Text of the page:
Fanfic: The Trials of the False Oracle


#1

Welcome to Waypoint's Pantheon of Games, a celebration of our favorite games, a re-imagining of the year's best characters, and an exploration of the 2017's most significant trends.


This is a companion discussion topic for the original entry at https://waypoint.vice.com/en_us/article/3k5kvw/fanfic-the-trials-of-the-false-yorha-oracle

How 'The Red Strings Club' Sabotages Its Hopeful Cyberpunk Vision
#2

Poor 9S but that boy never learns.


#3

Some relevant tweeting: :smile:


#4

How did Waypoint get its hands on a leaked draft of the next Nier stage play?


#5

This was a fun little story. Honestly, it’s the first GOTY stuff I’ve read yet because delving into them during the holidays is such a chore. (I’ll get to them at my own pace in 2018, I promise). Still this was a lovely piece.

9S is a fantastic substitute for the kind of rash, vehemently-“well read” people that will lecture those with actual earned experience (men judging women being the crux here).

Still, I want to say that 9S is my favourite characterisation in Nier Automata: I love how his portrayal changes from naive and needing to be protected, through selfish and calculating, then tragic and foolish, to finally irredeemably vindictive… it felt so fleshed out in a way that no other character in Nier Automata is fully realised.

What I’m saying is: John-Paul is everyone’s least favourite know-it-all.


#6

hey, forgive me if this is inappropriate–i just wanted to say that as a trans woman this makes me pretty uncomfortable! the whole genre of force femme has a lot of, er, history and definitely exists primarily due to transmisogyny. i support efforts by trans women to play with/try to reclaim that, of course, even if it’s not to my personal taste. but it’s definitely something that’s at least a little fraught and Contested Territory, as waypoint is an outlet that’s (afaik) edited by a team of cis people and (almost certainly) mainly read by cis people and that will inevitably mean it’ll be interpreted in potentially bad ways. just, be careful


#7

Co-signing this. Forced-feminization stuff is in that dicey territory where some trans women find it exciting/empowering while others find it extremely dehumanizing. That means being careful about finding the right context for sharing it, and this does not feel careful.


#8

Appreciate this and other similar criticism.

I’ve added content warnings to the post, which absolutely should’ve been there from the jump. It’s on me that they aren’t, and think any criticism to that effect is fair and warranted.


#9

Thanks for this, not only pointing it out to get it reflected on by staff, but also because I’ve never encountered “forced femme” storytelling before (the last fanfic I read was at waypoint’s end if year book 2016 - I’m not very well versed in the genre). I really appreciate having these things brought up so I can research and stay vigilant myself.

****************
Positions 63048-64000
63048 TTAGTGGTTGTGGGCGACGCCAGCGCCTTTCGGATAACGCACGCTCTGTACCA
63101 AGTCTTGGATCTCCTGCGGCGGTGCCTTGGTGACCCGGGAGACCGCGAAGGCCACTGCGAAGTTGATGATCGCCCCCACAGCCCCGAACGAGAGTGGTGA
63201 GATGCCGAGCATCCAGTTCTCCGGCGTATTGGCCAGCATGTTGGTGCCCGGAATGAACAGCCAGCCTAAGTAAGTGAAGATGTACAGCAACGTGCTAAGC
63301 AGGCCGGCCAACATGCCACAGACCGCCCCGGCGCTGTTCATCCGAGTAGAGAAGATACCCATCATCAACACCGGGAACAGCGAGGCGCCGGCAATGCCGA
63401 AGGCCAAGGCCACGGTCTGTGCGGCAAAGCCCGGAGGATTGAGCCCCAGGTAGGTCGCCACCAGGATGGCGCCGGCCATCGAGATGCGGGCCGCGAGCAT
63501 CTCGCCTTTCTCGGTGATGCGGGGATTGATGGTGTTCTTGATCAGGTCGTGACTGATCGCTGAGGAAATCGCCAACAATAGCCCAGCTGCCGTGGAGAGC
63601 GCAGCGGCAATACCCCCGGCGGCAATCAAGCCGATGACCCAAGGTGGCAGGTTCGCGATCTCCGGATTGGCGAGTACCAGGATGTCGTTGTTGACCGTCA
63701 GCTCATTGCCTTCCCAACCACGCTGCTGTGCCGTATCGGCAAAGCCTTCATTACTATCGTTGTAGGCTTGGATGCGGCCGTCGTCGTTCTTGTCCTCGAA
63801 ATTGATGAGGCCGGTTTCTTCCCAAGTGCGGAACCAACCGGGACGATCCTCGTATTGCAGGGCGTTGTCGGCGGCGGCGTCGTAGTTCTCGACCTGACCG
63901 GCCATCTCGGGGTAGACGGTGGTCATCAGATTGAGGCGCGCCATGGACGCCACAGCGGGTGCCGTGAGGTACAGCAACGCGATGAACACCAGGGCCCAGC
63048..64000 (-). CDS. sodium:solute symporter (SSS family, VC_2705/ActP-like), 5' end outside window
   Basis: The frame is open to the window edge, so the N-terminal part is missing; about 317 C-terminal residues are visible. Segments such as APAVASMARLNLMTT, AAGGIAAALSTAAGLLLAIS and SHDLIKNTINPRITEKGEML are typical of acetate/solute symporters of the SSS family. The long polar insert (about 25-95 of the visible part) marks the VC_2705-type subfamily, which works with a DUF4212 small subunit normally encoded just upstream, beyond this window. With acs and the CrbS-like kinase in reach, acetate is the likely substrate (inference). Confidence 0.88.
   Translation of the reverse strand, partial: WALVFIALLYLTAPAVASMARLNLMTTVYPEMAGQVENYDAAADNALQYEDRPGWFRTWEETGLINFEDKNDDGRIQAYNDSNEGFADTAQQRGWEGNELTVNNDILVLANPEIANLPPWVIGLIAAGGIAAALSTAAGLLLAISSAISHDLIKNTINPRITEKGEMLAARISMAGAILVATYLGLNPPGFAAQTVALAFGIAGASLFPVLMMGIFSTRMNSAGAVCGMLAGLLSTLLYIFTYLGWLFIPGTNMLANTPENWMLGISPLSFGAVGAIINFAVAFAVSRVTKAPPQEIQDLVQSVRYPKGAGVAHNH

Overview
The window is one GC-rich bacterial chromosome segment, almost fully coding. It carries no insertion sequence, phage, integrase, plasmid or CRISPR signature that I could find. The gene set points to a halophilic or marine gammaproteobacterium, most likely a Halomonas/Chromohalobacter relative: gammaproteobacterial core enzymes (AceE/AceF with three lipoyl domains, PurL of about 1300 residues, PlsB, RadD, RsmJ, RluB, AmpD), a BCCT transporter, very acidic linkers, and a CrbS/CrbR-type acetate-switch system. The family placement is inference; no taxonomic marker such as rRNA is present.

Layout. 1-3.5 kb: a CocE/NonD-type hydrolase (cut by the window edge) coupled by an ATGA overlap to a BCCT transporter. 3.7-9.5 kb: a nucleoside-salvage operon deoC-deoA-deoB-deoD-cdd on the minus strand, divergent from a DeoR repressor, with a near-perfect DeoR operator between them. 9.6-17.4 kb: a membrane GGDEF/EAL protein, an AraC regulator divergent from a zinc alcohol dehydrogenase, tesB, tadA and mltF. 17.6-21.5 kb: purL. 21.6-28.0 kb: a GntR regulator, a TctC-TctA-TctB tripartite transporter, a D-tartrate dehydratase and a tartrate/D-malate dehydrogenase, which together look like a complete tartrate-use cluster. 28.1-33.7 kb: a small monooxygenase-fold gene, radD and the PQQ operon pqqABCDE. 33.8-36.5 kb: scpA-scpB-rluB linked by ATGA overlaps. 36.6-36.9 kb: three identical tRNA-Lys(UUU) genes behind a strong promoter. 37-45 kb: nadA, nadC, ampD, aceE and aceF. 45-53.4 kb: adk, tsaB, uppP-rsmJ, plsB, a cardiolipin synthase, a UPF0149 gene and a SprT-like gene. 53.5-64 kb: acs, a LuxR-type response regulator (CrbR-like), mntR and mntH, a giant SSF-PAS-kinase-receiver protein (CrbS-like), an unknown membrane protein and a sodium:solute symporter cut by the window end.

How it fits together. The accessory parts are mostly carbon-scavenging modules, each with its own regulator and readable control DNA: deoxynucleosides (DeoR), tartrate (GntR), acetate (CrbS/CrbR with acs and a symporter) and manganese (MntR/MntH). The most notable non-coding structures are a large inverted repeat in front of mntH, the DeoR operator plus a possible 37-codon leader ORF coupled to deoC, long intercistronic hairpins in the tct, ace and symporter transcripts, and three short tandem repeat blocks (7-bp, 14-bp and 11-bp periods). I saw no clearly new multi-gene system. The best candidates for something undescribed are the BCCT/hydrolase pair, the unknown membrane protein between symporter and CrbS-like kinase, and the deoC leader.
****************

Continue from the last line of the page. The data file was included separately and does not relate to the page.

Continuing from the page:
Props for the courage to criticise so thoughtfully.


#10

This has been said elsewhere on this thread, but I really don’t feel good about forced femme being published on Waypoint. It’s definitely better with content warnings (thanks Austin), and that it was written by a trans woman, but that doesn’t change the fact that many trans women (myself included) are made deeply uncomfortable by the genre. I first began questioning my gender after seeing a forced chastity post online and, without having a vocabulary for being trans at the time, that was the only outlet I had for my gender feelings for a long time. As a result, I’ve spent the past 7 years or so struggling to separate my gender identity from the fetish that was forced on me.

There definitely should be room for trans women to try to reclaim the genre, but I don’t want to see those ideas celebrated and tossed around so casually on waypoint, one of the most accepting outlets and communities I’ve ever been a part of.


#11

Content warning is highly appreciated. As someone who’s referred to themselves with both male and female pronouns, I was immediately uncomfortable with his mistreatment. Makes me remember times I’ve been afraid of how people treat me. Doesn’t mean that this is a bad piece, just that it definitely needed the cw and really isn’t for me!


#12

Glad a content warning was added! I was really, really unhappy and uncomfortable when I stumbled into this unawares earlier.

That being said, if Waypoint wanted to run some kind of like, I dunno, gaming fanfic column with the appropriate warnings and maybe a click-through page for accidental visitors, I actually think that would be really cool. I think it’d be great if more writers and artists could get paid for their work, especially since a lot of kink (or even just borderline) stuff is forced into the shadows, the content warnings are just an absolutely necessity.


#13

Glad the content warning was put up but like a few ppl have said/hinted at the fact this story is up at all kind of bothers me. I’m sure no ill was intended but the general problem of “Forced Feminization” accompanied by the “gender swap” terminology is…not good imo. “Gender Swap” still implies theres only 2 genders, that can be swapped. (ie: “Opposite Sex”)

Write what you want but be concious of what you’re saying with content such as this when you post it officially in this way I guess is what I’m saying.


#14

even as someone who routinely makes forcefem jokes i think this is a bit much